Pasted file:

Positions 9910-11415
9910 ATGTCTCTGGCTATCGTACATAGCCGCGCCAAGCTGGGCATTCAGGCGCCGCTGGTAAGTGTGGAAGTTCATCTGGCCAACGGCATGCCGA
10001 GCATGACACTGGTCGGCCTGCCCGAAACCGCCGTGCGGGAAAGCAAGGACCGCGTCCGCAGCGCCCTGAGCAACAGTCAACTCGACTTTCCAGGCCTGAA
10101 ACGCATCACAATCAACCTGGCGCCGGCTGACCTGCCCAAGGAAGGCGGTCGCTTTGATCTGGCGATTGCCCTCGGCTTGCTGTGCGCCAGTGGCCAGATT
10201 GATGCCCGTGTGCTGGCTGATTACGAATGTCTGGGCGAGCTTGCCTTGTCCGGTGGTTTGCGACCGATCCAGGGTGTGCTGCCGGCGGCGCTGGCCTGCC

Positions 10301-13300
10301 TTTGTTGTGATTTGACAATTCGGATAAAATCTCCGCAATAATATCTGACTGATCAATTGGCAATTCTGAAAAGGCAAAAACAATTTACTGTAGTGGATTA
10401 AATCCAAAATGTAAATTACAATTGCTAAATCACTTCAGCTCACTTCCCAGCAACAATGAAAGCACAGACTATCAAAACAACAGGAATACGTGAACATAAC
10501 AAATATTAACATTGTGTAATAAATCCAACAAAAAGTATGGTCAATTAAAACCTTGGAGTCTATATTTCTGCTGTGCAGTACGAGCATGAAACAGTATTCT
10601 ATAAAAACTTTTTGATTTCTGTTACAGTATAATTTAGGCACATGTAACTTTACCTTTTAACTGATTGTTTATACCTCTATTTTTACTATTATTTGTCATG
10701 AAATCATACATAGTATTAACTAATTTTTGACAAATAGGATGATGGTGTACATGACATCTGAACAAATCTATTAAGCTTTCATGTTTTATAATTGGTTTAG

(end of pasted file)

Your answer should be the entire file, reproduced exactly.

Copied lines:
Positions 9910-11415
9910 ATGTCTCTGGCTATCGTACATAGCCGCGCCAAGCTGGGCATTCAGGCGCCGCTGGTAAGTGTGGAAGTTCATCTGGCCAACGGCATGCCGA
10001 GCATGACACTGGTCGGCCTGCCCGAAACCGCCGTGCGGGAAAGCAAGGACCGCGTCCGCAGCGCCCTGAGCAACAGTCAACTCGACTTTCCAGGCCTGAA
10101 ACGCATCACAATCAACCTGGCGCCGGCTGACCTGCCCAAGGAAGGCGGTCGCTTTGATCTGGCGATTGCCCTCGGCTTGCTGTGCGCCAGTGGCCAGATT
10201 GATGCCCGTGTGCTGGCTGATTACGAATGTCTGGGCGAGCTTGCCTTGTCCGGTGGTTTGCGACCGATCCAGGGTGTGCTGCCGGCGGCGCTGGCCTGCC

Positions 10301-13300
10301 TTTGTTGTGATTTGACAATTCGGATAAAATCTCCGCAATAATATCTGACTGATCAATTGGCAATTCTGAAAAGGCAAAAACAATTTACTGTAGTGGATTA
10401 AATCCAAAATGTAAATTACAATTGCTAAATCACTTCAGCTCACTTCCCAGCAACAATGAAAGCACAGACTATCAAAACAACAGGAATACGTGAACATAAC
10501 AAATATTAACATTGTGTAATAAATCCAACAAAAAGTATGGTCAATTAAAACCTTGGAGTCTATATTTCTGCTGTGCAGTACGAGCATGAAACAGTATTCT
10601 ATAAAAACTTTTTGATTTCTGTTACAGTATAATTTAGGCACATGTAACTTTACCTTTTAACTGATTGTTTATACCTCTATTTTTACTATTATTTGTCATG
10701 AAATCATACATAGTATTAACTAATTTTTGACAAATAGGATGATGGTGTACATGACATCTGAACAAATCTATTAAGCTTTCATGTTTTATAATTGGTTTAG